You can pay gamers in China to play PUBG with you
China’s biggest shopping app Taobao now offers “game companions”
Miui, a 21-year-old college graduate, charges 50 virtual coins an hour -- about US$10 -- to play online games with strangers. On busy days she can earn about 1,000 yuan (US$144) a day.
“Game companions” are gaining popularity in China, with more than a dozen apps offering the service. NetEase has its own platform named Heizhu Esports, and Taobao, China’s biggest shopping platform, has just been spotted with its own line of game companions.
The Taobao shops that offer game companion services aren't new, but they now have a “Taobao game companion” label slapped on them. We asked Alibaba for more details and will update if we hear back.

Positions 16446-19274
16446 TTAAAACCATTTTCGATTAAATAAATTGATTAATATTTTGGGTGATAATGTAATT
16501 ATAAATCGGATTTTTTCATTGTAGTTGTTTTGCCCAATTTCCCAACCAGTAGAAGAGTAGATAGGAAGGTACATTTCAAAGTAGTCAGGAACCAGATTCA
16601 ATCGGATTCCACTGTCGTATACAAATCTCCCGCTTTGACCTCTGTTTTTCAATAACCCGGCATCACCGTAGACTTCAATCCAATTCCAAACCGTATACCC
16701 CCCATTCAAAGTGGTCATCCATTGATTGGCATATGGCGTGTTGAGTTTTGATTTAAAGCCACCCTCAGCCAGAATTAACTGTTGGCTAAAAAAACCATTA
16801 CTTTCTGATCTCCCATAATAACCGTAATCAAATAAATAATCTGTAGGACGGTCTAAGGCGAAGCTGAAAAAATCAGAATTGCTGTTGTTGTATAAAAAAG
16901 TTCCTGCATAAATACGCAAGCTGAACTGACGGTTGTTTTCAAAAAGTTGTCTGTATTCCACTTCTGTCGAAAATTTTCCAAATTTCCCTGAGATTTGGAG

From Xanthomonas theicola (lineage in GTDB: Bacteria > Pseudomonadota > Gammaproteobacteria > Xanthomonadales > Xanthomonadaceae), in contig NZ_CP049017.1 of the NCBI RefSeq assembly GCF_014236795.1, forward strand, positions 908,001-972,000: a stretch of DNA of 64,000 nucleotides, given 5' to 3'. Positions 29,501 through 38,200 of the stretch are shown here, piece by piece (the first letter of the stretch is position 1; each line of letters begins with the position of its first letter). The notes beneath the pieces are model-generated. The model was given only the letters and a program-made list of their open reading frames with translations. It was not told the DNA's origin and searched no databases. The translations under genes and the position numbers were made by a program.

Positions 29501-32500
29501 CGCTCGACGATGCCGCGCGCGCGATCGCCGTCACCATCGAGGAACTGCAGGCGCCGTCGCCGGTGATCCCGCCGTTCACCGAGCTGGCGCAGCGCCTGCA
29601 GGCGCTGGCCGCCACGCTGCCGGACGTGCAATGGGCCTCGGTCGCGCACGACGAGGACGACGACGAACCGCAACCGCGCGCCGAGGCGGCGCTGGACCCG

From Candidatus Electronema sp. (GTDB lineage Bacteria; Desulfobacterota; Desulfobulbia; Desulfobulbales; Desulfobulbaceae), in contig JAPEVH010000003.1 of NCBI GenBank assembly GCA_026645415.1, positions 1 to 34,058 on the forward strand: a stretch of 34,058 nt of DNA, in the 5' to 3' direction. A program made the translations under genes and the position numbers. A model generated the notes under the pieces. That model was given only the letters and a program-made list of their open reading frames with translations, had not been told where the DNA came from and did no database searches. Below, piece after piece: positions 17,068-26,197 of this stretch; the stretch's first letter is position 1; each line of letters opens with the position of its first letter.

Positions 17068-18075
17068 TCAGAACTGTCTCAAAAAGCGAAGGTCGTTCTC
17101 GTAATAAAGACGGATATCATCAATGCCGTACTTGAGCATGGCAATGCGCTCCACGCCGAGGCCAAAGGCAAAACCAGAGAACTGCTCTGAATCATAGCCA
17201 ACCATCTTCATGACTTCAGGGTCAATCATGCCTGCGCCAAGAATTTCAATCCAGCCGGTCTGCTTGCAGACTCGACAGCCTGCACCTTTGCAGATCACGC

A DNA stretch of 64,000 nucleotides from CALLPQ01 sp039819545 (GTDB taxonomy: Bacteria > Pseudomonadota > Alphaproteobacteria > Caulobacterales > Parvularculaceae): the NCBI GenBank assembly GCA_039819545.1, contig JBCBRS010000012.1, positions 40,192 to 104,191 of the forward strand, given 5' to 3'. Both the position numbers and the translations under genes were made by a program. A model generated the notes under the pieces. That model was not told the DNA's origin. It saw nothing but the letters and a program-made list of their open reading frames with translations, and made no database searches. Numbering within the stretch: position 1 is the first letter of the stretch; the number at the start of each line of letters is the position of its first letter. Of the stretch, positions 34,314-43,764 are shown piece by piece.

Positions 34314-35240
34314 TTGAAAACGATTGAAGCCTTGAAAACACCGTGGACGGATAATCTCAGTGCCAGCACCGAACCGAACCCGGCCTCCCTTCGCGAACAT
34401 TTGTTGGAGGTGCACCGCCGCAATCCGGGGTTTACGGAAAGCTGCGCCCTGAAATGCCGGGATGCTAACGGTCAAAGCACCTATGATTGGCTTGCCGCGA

(Abacus is a unit of the South China Morning Post, which is owned by Alibaba, an owner of Taobao.)
I signed up for an account as a male user. While I didn't specify a gender preference for my companion, my request to play PUBG Mobile was immediately greeted by a number of women. They all happen to have large doe eyes, including one named “Your flirty girlfriend Cher”. Their opening lines often say they are skillful at the game, and that they have a lovely personality and a sweet voice.
Still, it looks like many users are sticking to gaming. All companions who responded to my order turned down my request to meet offline. Some platforms also say they ban inappropriate messages, offline meetings, and video chats.